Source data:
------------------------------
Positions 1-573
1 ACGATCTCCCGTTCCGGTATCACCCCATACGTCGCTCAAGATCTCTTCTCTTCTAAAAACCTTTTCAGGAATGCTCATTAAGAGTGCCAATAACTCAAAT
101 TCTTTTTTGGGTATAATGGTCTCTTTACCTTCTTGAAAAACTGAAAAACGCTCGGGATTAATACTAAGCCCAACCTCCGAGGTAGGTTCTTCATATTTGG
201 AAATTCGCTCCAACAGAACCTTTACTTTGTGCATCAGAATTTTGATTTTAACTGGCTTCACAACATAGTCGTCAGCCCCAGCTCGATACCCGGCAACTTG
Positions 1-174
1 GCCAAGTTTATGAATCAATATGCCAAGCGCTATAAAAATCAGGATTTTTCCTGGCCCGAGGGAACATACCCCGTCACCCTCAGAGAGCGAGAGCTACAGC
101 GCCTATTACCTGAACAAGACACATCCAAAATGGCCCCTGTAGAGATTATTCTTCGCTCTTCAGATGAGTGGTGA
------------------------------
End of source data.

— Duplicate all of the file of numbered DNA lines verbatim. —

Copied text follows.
Positions 1-573
1 ACGATCTCCCGTTCCGGTATCACCCCATACGTCGCTCAAGATCTCTTCTCTTCTAAAAACCTTTTCAGGAATGCTCATTAAGAGTGCCAATAACTCAAAT
101 TCTTTTTTGGGTATAATGGTCTCTTTACCTTCTTGAAAAACTGAAAAACGCTCGGGATTAATACTAAGCCCAACCTCCGAGGTAGGTTCTTCATATTTGG
201 AAATTCGCTCCAACAGAACCTTTACTTTGTGCATCAGAATTTTGATTTTAACTGGCTTCACAACATAGTCGTCAGCCCCAGCTCGATACCCGGCAACTTG
Positions 1-174
1 GCCAAGTTTATGAATCAATATGCCAAGCGCTATAAAAATCAGGATTTTTCCTGGCCCGAGGGAACATACCCCGTCACCCTCAGAGAGCGAGAGCTACAGC
101 GCCTATTACCTGAACAAGACACATCCAAAATGGCCCCTGTAGAGATTATTCTTCGCTCTTCAGATGAGTGGTGA